It’s only the start of December but already the trees are glowing and Mariah Carey is on repeat in every shop you enter.
Now I’m no Scrooge (I love presents) but these premature exaltations are tantamount to torture for any sane person who refuses to indulge in festive faff for nigh on six weeks. Kids high on sugar and crazed with plastic tat cravings. I’m banning the C Word in my house for at least another fortnight. Not because I’m a Grinch but because I truly believe we’re ruining the magic. Here’s why…
While I’m A Celebrity is a refreshing dose of sunshine during an otherwise gloomy season, every other show is rammed full of Christmas connotiations, and they’re increasingly tenuous and cheesy. Cinemas fill with lame flicks cashing in on Christmas cheer (yes I’m looking at you Last Christmas – that’s two hours of my life I will never get back) and quantity far exceeds quality. Remember gathering round the telly on Christmas afternoon for the premiere of a film you’d waited years to see? That just doesn’t happen anymore.
Growing up in the 80s you might be lucky to get a glimpse of Santa once before the big day if your mum took you to the local department store on Christmas Eve. Nowadays the old bugger is everywhere from mid-November. Shopping malls, Christmas bazaars, local parks. I saw him in Sainsbury’s last week. Kids aren’t stupid – they know the man they see with elastic hooked round his ears holding a lump of cotton wool in place isn’t the real Saint Nick. Let’s ban Santa’s Grottos from public places and enforce a law whereby each child is only allowed one visit per year to an officially authorised and approved FC. That’ll do the trick.
When I was a kid I used to peel open a paper window in the hope that today there might be a picture of a sheep, with all excitement building up to the big 2-4 which might be a shining star, or even that little baby Jesus himself. Paper advent calendars were the only type. This year my kids have no less than three advent calendars – two chocolate, one novelty. I tried my damnedest to maintain equal excitement by putting raisins in our DIY cloth one, but once they know that Jimmy next door gets a chocolate every morning, nothing else will do. So now we have them high on sugar before breakfast every day in December, there’s plastic crap lying around from a Playmobil countdown, and more Match Attax swapsies than we know what to do with.
Call me a Grinch (many do) but I remember decorating the tree on Christmas Eve while Flash Gordon was on telly for the umpteenth time (festive film that one, I assure you). The tree and decs would be up a week or so then they’d all get packed away by New Year’s Day. Nowadays you’re lucky to escape flashing Christmas lights any day past Hallowe’en. Christmas light switch-ons take place mid-November, Christmas parties are booked before Bonfire Night so the boss can get a discount on the buffet.
Letters to Santa
This used to be a begging letter to be blessed with that present you’d pined for all year long, now it’s more of a wish-list for anything Mum and Dad haven’t bought you that week. Kids these days are spoilt and their letters to Santa sound more like Bailiff demands than polite requests.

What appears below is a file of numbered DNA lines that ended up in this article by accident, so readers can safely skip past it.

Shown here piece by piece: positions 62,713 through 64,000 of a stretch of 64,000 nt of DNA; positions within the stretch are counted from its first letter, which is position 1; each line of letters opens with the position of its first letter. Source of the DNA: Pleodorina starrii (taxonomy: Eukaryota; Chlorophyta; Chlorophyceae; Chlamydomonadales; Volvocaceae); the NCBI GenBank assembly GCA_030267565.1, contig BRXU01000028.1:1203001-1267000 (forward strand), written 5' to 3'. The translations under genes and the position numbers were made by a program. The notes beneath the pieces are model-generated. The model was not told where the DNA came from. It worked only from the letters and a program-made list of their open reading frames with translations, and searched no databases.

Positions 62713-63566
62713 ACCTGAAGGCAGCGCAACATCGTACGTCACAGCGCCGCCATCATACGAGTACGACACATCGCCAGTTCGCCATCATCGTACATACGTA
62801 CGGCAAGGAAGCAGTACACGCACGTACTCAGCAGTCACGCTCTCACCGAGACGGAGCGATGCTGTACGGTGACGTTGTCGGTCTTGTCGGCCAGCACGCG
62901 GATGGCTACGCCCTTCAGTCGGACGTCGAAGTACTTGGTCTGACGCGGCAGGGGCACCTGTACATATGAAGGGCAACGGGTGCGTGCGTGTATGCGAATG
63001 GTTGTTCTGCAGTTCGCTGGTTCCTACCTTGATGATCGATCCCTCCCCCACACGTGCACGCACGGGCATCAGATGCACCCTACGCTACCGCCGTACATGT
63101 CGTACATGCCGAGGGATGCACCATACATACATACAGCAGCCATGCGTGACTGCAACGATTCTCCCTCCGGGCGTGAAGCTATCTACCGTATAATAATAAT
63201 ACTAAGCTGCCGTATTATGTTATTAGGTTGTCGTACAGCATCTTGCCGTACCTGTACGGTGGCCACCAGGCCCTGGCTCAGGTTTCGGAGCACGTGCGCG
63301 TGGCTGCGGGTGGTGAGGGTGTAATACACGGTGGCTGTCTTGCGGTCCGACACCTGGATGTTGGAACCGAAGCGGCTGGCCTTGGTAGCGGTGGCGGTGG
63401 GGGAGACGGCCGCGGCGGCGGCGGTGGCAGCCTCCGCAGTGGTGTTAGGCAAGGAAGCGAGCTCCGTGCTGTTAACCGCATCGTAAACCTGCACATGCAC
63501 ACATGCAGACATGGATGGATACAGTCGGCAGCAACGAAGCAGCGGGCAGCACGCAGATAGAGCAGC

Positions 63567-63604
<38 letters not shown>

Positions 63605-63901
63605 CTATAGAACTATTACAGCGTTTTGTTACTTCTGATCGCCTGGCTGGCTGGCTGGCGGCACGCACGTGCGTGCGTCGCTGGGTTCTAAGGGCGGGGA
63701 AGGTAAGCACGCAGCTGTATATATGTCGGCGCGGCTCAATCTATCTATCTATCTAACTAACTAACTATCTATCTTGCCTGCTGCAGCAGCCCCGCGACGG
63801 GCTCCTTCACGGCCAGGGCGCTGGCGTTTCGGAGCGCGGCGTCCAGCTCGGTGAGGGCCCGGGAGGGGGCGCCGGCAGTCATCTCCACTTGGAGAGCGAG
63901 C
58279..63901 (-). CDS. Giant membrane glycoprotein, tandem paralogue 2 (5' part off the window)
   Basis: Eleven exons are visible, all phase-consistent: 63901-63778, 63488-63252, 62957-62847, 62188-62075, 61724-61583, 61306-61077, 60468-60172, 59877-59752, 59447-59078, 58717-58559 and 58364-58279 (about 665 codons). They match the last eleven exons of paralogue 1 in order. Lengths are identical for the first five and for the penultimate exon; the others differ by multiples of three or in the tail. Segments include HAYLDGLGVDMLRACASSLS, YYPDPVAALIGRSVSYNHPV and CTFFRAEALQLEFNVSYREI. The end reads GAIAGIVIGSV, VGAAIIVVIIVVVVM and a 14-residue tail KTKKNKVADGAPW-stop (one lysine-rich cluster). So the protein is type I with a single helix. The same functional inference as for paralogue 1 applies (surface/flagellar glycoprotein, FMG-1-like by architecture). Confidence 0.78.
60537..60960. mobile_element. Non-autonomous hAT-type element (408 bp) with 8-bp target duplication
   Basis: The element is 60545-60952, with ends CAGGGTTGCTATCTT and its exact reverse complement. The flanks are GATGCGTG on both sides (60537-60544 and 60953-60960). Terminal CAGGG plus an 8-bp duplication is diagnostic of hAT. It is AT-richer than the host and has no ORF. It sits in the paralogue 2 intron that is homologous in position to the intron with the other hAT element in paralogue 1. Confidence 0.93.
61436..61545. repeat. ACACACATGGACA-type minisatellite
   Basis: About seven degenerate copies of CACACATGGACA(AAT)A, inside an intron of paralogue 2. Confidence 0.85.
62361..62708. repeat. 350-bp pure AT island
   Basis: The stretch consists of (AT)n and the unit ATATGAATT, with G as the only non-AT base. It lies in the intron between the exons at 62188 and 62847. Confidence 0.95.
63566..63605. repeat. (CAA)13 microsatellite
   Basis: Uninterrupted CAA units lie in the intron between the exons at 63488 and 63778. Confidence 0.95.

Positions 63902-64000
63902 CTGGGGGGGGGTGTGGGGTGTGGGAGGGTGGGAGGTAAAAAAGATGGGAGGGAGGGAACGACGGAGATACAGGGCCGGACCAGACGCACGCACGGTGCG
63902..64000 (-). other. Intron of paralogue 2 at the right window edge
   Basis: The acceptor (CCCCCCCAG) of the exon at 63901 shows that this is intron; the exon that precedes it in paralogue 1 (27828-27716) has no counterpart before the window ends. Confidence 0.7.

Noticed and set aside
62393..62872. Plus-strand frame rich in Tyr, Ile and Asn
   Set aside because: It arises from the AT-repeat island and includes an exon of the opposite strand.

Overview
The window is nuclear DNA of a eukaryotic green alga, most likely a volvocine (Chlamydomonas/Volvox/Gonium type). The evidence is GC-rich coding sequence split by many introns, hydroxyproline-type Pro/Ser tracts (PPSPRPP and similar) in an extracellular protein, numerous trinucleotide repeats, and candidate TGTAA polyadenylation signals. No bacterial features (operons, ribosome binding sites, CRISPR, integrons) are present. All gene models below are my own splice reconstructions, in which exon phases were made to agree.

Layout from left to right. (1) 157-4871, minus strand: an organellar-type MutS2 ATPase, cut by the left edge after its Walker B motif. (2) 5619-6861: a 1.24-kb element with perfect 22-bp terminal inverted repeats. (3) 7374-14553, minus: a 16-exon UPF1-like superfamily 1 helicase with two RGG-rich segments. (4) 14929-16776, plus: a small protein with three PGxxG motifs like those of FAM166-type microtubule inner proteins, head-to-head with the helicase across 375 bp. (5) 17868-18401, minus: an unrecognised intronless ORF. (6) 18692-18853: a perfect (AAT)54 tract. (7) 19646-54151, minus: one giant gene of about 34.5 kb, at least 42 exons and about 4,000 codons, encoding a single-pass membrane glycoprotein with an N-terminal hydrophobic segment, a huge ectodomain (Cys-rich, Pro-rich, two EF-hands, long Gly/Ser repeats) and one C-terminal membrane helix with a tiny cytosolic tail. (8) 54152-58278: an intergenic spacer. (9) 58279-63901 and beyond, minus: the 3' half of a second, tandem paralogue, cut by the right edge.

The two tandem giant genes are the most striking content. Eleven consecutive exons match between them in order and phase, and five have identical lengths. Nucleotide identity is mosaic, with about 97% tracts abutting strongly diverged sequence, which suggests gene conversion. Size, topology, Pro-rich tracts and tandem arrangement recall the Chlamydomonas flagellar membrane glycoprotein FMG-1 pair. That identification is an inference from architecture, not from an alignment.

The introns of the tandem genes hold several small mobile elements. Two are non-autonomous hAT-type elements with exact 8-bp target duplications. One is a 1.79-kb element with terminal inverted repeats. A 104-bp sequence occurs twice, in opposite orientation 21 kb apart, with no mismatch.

I’m sure we used to have a Christmas lunch on the last day of school then all head home wearing our cracker hats and that was that. School was for learning, with a nativity replacing the last assembly of the year chucked in for good measure. Not now, oh no. The whole of the half term approaching Christmas is spent ‘getting in the festive mood’. Homework is to ‘write to Santa’, lessons are replaced by rehearsals, mufti days demand never-ending investment in ‘festive clothing’, and candy canes replace carrots as a five-a-day. The problem is that when they’re being ‘got in the mood’ at school, they stay in the bloody mood at home. We braced ourselves for the inevitable 5am wake up on December 1st due to pure excitement of whether a plastic elf (Ernie) has returned to our house. He has, of course. Try as I might I just can’t fight the feeling that I’ll have failed as a parent if I don’t douse cuddly toys in flour after an elfin baking session, or create postage-note carnage once a year all under the guise of that “cheeky Ernie” and his midnight tricks. Traditions are great, but why does Elf on a Shelf have to be such hard bloody work?
So that’s it. I’m fed up. I’m all Christmassed out and we’ve got another three weeks until the big day. My wallet is empty and my nerves are in tatters trying to think up ideas for the next two weeks of Elf Shelf Shenanigans. My kids are overdosing on sugar and I’ve met more Santas this year already than in the whole of my childhood. I even sat on one’s lap.
But next week my daughter will twinkle in her first ever school play, and my son will narrate his first nativity. I’ll hear Band Aid (the first one – the only one) on the radio and my spine will tingle, or I’ll get a card from an old friend and my heart will begin to melt. I’ll snuggle up with the kids to watch The Snowman, and then I’ll crumble. I know I will. I’ll get into the Christmas mood and all this will be forgotten.
Until the start of next December next year when again I will plead – can’t we all just calm the Christmas down?!
You can read more from Emily on her website belleabouttown